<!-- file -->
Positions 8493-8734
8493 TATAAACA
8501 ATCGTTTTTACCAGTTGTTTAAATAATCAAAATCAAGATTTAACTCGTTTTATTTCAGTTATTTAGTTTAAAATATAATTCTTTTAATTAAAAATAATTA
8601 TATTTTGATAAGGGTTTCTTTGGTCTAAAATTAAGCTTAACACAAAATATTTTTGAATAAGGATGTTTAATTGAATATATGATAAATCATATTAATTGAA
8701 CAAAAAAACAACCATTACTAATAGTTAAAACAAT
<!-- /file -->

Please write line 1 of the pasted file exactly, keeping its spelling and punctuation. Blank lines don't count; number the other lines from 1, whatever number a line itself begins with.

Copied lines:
Positions 8493-8734